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GREAT EXHIBITION AT THE 10TH JUBILEE

Location: Hall B2


Photo: Printing plate for printing 50-tolar banknotes, Thomas De La Rue, London, 1992 Photo: Matija Pavlovec, Archive of the Numismatic Cabinet of the National Museum of Slovenia
 

25TH ANNIVERSARY OF FISCAL INDEPENDENCE OF THE REPUBLIC OF SLOVENIA

The collection of documents and money from the collections of the Numismatic Cabinet of  the National Museum of Slovenia
Prepared by: Andrej Šemrov, the Numismatic Cabinet of the National Museum of Slovenia

The first comprehensive presentation of numismatic collection of banknotes and coins from the period of independent Slovenia on the 25th anniversary of fiscal independence (8. October, 1991–2007/2016). Displayed will be not only the money of regular and commemorative emissions, but also objects which enabled what many of our predecessors dreamt about. Some exhibits, for example the documentation required for the printing of provisional (coupon) series from 1990, will be presented for the first time.
     
   

Photo: The oldest postcard of Slovenian lands, depicting the town Ptuj (1889)
 

THE OLDEST POSTCARD OF SLOVENIAN LANDS

Prepared by: Srečko Šneberger

So far the oldest postcard of Slovenian lands is the postcard of Ptuj which was sent on the 25th of November 1889. The author of the drawing of the Zgornji Ptuj Castle on the postcard is the painter Alois Kasimir. The dimensions of the postcard are 139 x 84 mm, the age of the postcard is beyond question, as it is dated both on the front and the back side. The abbreviation A K on the postcard reveals the Vienna-born artist Alois Kasimir (1852–1930). The painter created many vedute of Ptuj, he also gained fame as an excellent portraitist. The owner of the postcard is Srečko Šneberger.
     
     

Photo: The oldest postcard of Ljubljana (1891)
 

THE OLDEST POSTCARD OF LJUBLJANA

Prepared by: Zmago Tančič

The oldest so far known postcard of Ljubljana was sent on the 14th of August 1891 from Ljubljana to Trieste. The motif on the postcard is a panorama of Ljubljana, the view from the park Tivoli to the town. The panorama is embellished with flowers, which is characteristic for lithograph postcards of that time. The postcard was made by the renowned viennese publishing house Lesk und Schwidernoch and marked with the number 274. The owner of the postcard is Zmago Tančič.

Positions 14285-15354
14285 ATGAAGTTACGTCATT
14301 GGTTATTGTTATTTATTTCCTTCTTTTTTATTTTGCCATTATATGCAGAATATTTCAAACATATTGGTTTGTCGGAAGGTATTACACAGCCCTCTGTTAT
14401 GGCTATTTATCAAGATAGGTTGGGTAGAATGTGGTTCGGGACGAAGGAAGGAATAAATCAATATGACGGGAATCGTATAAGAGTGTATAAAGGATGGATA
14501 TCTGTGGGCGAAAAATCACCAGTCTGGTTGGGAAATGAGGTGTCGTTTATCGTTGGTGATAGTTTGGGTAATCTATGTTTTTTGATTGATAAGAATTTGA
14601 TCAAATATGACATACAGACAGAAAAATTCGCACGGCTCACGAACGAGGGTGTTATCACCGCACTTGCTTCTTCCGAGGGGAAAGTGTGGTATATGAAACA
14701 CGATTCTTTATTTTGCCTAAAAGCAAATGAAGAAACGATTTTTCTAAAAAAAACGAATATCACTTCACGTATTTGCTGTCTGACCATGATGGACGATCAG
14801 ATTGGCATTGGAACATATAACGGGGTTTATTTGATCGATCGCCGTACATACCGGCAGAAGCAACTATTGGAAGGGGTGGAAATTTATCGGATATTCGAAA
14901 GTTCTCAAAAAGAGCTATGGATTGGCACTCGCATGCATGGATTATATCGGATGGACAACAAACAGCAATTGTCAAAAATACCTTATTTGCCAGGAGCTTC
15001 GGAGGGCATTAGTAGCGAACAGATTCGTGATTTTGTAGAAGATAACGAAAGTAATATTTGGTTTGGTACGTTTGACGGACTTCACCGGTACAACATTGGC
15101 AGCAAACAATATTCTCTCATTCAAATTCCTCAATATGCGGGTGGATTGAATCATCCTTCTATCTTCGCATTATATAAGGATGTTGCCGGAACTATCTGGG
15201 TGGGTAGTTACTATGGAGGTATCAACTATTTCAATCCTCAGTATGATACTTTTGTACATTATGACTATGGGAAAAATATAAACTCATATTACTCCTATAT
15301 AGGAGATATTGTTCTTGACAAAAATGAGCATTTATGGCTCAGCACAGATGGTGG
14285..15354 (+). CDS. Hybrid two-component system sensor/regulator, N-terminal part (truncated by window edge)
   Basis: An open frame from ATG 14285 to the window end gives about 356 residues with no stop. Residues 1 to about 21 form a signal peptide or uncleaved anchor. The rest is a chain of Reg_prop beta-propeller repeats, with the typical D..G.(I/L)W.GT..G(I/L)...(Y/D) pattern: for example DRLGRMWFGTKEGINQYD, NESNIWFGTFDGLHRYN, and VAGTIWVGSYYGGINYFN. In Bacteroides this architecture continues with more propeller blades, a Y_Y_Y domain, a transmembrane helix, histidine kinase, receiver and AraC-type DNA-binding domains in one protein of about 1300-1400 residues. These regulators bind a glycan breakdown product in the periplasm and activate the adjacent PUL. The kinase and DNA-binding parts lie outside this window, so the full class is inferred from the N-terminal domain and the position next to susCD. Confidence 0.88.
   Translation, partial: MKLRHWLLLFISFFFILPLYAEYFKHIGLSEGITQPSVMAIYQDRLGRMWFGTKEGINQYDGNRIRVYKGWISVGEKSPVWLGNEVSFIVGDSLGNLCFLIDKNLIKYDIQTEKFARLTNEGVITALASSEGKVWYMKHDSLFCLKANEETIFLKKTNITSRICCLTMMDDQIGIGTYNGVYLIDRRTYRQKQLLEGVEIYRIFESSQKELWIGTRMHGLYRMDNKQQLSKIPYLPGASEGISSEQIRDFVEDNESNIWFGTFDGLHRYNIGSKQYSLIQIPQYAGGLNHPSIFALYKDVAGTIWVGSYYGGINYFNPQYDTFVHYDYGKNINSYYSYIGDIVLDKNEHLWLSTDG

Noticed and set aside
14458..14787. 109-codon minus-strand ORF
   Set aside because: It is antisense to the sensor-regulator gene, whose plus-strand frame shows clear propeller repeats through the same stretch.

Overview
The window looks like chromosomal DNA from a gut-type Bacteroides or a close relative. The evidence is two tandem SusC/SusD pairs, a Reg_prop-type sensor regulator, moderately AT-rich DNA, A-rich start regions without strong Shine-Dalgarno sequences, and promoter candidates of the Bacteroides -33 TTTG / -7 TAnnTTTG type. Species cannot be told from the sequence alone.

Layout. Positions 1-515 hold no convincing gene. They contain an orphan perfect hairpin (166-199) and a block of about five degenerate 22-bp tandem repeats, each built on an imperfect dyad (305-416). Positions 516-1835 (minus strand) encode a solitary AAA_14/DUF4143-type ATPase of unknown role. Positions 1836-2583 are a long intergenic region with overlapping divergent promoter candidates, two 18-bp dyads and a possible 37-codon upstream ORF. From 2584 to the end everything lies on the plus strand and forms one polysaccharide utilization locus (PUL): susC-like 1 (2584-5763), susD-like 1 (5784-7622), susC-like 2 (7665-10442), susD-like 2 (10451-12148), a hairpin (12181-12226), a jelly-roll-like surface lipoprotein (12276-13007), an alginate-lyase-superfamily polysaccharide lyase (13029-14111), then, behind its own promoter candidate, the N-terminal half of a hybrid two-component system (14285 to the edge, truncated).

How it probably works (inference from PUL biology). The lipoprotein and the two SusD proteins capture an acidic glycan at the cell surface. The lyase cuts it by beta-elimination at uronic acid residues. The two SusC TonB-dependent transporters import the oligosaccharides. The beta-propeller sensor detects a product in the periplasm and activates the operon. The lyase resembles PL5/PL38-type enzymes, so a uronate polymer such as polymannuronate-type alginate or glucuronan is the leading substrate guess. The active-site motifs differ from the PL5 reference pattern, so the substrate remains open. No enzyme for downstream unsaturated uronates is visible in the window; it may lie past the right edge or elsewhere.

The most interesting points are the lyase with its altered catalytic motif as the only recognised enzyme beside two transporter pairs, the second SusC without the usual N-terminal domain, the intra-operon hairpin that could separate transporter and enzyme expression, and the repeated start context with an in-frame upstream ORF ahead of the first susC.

foto: First Slovenian Prohibited Cover
 

THE FIRST PROHIBITED SLOVENIAN FRONT COVER

THE SECOND EDITION OF POEMS BY FRANCE PREŠEREN WITH THE PROHIBITED FRONT COVER
Prepared by: the Antique Shop Glavan
Preparation of the exhibition: Katarina Glavan Batagelj

Until the end of the 19th century there had been no original book cover designs in  Slovenia. The first attempt was the second edition of Poems by France Prešeren in 1866 in the collection Klasje z domačega polja (Ears from Native Fields). However, the front cover was prohibited as it was suggestive of national awakening. The publisher had to tear off the front cover from the existing copies, yet some of them have been nevertheless preserved.
     
   
   

FIRST SLOVENIAN STAMP

Prepared by: Anton Simončič, Filatelistično društvo Ljubljana

The first stamp in the independent Republic of Slovenia was issued on the 26th of June 1991. It was designed by G. Košak on the basis of the sketches made by the professor of architecture Jože Plečnik. The printing works of the Delo Publishing House in Ljubljana made two million pieces in sheets of twenty. On the day the stamp came out, nine post offices in Slovenia used ten "occasional" postmarks with the inscription "DAN OSAMOSVOJITVE …" (INDEPENDENCE DAY). When this stamp, “the parliamentarian”, was issued, many things were happening. Slovenia declared independence on the 25th of June 1991. The next day began the War of Independence, which ended with the withdrawal of the Yugoslav Army. Since Slovenia at that time was not a member of the Universal Postal Union (UPU), the issuing of our own stamps was difficult and they were not recognised internationally. During the moratorium on Slovenian independence, international observers prohibited the use of this stamp in both domestic and international postal traffic. The said stamp thus was not used in postal traffic before the 8th October 1991. Until the 24th of April 1992, Yugoslav stamps had been used. On the 6th of November 1991 the Slovenian tolar was substituted for the then currency (dinar) in ratio 1 to 1.
     
     
     
     
     
     
     
     
     
     
     
     
     
     
     
     
     
     
     
     
     
     
     
     
     
     
     
     
     
     
     
     
     
     
     
     
     
     
     
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